“This is it,” was the only response.

I knew there had been a big change in personnel this past year when the new fire chief took over, and a lot of the guys relocated to other stations, but I didn’t think that would effect Christmas. I asked, “Where is your beautiful tree and all your ornaments? I’ve been bringing ornaments for years.”

The perplexed fireman responded, “I don’t know. Maybe they took them over to the other station.”

I shook hands with everyone on shift that afternoon and wished them a Merry Christmas, walking out with an unsettled sadness. Not quite the feeling I was expecting.

When I got home, I went to my handy iPad and posted a picture on Facebook of the ornament and cupcakes that I had taken to the fire station. My message retold the story of the sad looking “Festivus” looking metal pole that took the place of a traditional Christmas tree at the fire station.

To might delight, when I checked my page an hour later, there were so many comments from friends and neighbors appalled at the situation. There were several offers of Christmas trees from neighbors. My friend, Kim McCraw, said her son Shane was working at Christmas Traditions on US75 and they said that they would drop off a freshly cut evergreen tree the next day. Wow!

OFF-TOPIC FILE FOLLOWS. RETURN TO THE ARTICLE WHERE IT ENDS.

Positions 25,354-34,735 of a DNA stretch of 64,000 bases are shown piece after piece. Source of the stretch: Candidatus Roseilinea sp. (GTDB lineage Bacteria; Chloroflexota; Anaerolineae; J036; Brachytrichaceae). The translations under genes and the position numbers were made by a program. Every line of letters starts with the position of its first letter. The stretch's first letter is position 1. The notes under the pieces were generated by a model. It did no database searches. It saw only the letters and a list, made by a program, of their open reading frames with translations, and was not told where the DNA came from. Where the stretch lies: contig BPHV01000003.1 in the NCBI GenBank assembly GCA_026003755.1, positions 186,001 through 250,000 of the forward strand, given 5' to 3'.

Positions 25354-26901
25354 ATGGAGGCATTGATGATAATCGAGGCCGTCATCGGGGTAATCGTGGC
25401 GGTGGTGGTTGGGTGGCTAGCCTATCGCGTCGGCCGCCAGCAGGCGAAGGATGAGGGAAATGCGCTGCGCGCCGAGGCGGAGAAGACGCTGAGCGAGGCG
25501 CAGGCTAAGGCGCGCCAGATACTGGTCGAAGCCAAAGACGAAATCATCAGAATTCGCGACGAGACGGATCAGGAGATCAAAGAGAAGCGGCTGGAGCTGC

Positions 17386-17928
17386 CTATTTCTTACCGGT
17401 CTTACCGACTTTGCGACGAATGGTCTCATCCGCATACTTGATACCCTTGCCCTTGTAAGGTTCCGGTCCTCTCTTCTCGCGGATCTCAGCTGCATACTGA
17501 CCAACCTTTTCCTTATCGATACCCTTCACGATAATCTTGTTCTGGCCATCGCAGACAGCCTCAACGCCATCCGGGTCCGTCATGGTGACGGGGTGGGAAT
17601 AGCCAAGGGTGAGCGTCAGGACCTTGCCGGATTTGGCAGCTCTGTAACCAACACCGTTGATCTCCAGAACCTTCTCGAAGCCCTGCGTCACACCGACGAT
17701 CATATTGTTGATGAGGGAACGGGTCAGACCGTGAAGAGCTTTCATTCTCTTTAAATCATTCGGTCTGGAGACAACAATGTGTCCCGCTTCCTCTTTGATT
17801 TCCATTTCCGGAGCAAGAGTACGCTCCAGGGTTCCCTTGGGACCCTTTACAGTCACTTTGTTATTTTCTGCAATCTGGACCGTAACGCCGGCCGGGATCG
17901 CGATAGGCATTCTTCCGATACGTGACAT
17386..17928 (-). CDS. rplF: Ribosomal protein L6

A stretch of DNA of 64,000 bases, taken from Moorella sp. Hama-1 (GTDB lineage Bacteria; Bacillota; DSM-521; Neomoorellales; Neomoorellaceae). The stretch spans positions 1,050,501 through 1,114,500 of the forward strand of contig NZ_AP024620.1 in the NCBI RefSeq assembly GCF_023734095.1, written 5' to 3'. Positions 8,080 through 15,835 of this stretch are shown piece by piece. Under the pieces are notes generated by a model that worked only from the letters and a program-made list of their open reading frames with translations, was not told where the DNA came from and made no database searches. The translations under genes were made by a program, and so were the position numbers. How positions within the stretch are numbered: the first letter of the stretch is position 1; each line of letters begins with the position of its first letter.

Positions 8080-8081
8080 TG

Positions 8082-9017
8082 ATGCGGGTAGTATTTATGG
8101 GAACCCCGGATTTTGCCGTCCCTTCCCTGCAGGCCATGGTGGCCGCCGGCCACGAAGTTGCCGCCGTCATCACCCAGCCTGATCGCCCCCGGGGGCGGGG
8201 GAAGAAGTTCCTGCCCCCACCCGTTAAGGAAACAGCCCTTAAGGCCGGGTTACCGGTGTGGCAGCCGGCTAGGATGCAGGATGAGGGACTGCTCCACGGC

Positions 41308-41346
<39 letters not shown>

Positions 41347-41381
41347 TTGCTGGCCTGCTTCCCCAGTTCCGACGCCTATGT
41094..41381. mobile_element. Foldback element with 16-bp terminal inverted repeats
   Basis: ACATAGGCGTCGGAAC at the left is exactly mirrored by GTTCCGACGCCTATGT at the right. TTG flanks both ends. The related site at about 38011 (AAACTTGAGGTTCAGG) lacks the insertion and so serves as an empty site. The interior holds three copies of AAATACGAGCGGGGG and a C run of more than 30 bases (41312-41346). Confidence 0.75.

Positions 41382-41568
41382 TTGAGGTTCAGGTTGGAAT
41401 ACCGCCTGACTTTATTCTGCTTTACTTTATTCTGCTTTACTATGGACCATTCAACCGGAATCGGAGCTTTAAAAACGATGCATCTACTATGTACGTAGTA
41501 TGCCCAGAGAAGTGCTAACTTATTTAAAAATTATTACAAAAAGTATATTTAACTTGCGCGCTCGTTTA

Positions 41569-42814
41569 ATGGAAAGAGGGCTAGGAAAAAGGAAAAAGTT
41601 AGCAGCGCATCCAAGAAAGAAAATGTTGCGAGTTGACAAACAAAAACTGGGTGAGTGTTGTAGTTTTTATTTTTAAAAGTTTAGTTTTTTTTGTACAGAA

Saturday afternoon, I drove over to Station 5 with a box of newly purchased blue ornaments for our friends in blue and their new tree. When I arrived with my gift, a gorgeous nine or ten foot tree adorned the space where a sad metal pole stood the previous day. I explained that I was “the ornament lady” from yesterday, and that I had posted on Facebook that Station 5 didn’t have a Christmas tree this year. They were all smiling and honored when I told them that just one Facebook post had inspired a dozen offers of trees and goodies to brighten their holiday.

When I looked at the beautiful tree, there was a single ornament on a branch, and it was one of mine from 2008. They were waiting to decorate the tree until they purchased some new lights. Off to the side was a box with decorations and ornaments that they must have found in a storage room somewhere, many of which I recognized from my signature matching hand-painted boxes. I was delighted, humbled and grateful. The old “Festivus” metal pole was off in a dark corner. What could have been a dreary space for a group of gallant firefighters, was now a bright and cheery room better suited for a group of kind men and women who are always nearby to serve and protect.

I returned New Year’s Day and found a beautifully decorated tree. Fire fighter David Crump, wife Barbara, and young son Coleman were enjoying some family time at the station. I asked if I might take a picture, and they happily obliged.

The tradition of the Christmas tree is alive and well in McKinney. “Merry Christmas to all and to all a good night.”